Tossing some cash on the table, I stood and headed for the door. See you in ten.
Vivian’s suite was on the top floor of the Ritz-Carlton, and she answered the door wearing a white silk robe, with her long, blonde hair loose around her shoulders.
“Nikolas!” She pulled me into the room, hugging me before she’d even shut the door. “It’s so good to see you.”
Chuckling, I hugged her back. “Great to see you, too.” I pulled back and looked down at her short robe that came to mid-thigh. “If I’d known you’d greet me like this, I would have come to visit you a lot sooner.”
A throaty laugh slipped from her. She pulled my head down to hers for a slow, languid kiss that was sensual, but also warm and familiar. My other sexual encounters were just about mutual pleasure. Vivian Day was more than that. She was a good friend whose company I enjoyed, and there were no strings attached. She wanted to be tied down even less than I did, if that was possible.
Breaking the kiss, she took my hand and led me into the living room of her suite that had a great view of the French Quarter. She sat on the couch and made me sit beside her.
She arranged her robe around her legs. “I couldn’t believe it when I heard you were in New Orleans. It’s been too long.”
“It has. But then you’re the one who’s always off on some mission for the Council whenever I’m on your side of the world.”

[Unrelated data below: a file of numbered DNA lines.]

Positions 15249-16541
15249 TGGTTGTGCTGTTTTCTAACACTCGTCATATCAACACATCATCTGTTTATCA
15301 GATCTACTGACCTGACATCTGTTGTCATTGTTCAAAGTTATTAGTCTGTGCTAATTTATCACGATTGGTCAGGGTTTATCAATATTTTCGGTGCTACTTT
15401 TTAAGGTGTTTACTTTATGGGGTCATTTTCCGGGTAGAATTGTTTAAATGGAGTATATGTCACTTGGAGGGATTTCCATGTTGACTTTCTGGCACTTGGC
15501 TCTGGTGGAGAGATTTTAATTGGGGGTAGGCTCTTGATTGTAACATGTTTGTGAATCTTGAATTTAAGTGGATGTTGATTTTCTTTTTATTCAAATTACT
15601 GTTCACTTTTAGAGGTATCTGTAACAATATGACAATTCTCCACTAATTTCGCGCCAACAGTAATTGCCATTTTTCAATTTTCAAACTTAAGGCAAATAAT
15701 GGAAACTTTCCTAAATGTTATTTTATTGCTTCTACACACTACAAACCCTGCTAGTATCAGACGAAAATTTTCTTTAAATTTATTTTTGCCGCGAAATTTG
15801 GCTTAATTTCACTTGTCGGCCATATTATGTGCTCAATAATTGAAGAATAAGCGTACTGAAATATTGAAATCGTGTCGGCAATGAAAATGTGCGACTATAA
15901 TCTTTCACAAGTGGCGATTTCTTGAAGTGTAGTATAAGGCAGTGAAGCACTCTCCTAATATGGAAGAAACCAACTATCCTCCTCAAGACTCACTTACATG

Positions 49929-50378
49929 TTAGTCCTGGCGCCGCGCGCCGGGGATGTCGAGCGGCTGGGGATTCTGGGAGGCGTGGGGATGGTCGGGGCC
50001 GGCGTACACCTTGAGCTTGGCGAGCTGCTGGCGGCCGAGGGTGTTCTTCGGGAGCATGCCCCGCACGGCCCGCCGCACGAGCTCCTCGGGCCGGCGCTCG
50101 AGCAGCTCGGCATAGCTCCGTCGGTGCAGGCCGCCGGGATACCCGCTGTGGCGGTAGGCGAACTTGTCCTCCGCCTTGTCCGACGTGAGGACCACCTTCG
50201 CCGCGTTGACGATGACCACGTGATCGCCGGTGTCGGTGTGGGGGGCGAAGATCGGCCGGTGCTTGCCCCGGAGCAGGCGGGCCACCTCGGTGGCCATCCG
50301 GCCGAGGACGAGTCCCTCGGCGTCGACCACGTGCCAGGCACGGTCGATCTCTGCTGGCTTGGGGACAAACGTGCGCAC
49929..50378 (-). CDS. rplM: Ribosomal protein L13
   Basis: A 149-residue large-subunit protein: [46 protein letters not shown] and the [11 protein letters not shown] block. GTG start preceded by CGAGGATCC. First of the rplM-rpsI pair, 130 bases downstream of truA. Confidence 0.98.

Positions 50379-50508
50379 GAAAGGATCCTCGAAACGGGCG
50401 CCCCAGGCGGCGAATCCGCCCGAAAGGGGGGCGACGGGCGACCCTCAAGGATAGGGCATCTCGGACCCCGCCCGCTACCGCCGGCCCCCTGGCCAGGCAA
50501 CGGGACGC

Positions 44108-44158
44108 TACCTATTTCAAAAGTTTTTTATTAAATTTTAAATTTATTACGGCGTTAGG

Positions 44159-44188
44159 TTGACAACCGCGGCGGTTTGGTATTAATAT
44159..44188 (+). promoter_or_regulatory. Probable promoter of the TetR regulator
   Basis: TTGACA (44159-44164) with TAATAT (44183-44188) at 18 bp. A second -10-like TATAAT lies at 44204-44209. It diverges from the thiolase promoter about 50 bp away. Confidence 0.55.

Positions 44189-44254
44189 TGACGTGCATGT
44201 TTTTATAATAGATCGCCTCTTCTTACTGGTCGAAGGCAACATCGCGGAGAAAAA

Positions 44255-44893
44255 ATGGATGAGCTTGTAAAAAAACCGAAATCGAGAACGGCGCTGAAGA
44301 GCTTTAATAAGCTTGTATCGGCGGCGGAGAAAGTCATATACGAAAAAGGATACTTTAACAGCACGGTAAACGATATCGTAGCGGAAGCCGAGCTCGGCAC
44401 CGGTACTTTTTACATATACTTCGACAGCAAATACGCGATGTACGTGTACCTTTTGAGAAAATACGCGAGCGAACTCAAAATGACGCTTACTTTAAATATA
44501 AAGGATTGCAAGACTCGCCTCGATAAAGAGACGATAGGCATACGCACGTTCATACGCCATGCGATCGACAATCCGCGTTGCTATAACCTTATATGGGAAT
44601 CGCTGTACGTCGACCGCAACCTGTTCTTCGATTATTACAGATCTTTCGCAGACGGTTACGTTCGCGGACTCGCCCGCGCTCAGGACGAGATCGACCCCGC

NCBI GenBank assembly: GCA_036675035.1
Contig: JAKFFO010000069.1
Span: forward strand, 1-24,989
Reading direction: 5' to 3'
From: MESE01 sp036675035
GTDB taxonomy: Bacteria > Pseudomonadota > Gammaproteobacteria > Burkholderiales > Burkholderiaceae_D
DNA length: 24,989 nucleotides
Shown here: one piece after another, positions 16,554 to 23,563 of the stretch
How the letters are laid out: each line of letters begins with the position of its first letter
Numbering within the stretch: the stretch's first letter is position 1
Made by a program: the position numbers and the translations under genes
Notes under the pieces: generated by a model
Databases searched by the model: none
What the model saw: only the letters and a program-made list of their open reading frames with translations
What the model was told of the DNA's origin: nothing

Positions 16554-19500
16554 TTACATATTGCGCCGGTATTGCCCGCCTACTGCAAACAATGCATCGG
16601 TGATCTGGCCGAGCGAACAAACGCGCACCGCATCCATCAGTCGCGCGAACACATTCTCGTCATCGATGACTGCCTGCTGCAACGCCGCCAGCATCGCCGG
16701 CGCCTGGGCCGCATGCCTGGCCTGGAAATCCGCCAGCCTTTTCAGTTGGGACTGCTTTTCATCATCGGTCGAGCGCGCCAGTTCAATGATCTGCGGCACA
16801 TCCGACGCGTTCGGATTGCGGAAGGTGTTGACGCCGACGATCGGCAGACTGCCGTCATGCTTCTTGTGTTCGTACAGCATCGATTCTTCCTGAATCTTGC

“Maybe if you’d agree to work for them, we’d see each other more.”
I stretched out my legs. “I love you, Viv, but I have zero interest in working for a bunch of bureaucrats. I respect the Council for what they do, but I prefer to work my own way.”
She gave me a knowing smile. “Still haven’t outgrown that little aversion to authority.”
I laughed. “And you still know me better than anyone.”
I’d known Vivian most of my life, our friendship going back to my early years in England when my sire was leader of Hadan Castle. Vivian and I had trained together, and the two of us had been competitive, driving each other to work harder.
She got up and went to the bar. “Drink? They didn’t have any Macallan, but they brought up a bottle of Bowmore.”
“Only if you’re having one.”
“Of course.” She poured two drinks and came back to the couch, handing one to me. “I can’t believe it’s been two years. I remember when I couldn’t imagine not seeing you every day.”
“What was it you said back then? When we became warriors, we’d go off and hunt together, just the two of us.”
Her eyes sparkled with laughter. “That’s because I was afraid you’d beat me in vampire kills if I left you alone.”
I sipped my drink. “And it had nothing to do with the huge crush you had on me?”
“Ha! If anyone had a crush, it was you. You were a lovesick fool that first time.”
“I was a horny teenager, and the prettiest girl I knew wanted to have sex with me.”
When she’d come to me one day and told me she wanted her first time to be with her best friend, my sixteen-year-old self had needed no persuasion. We still laughed over how awkward the two of us had been that first time.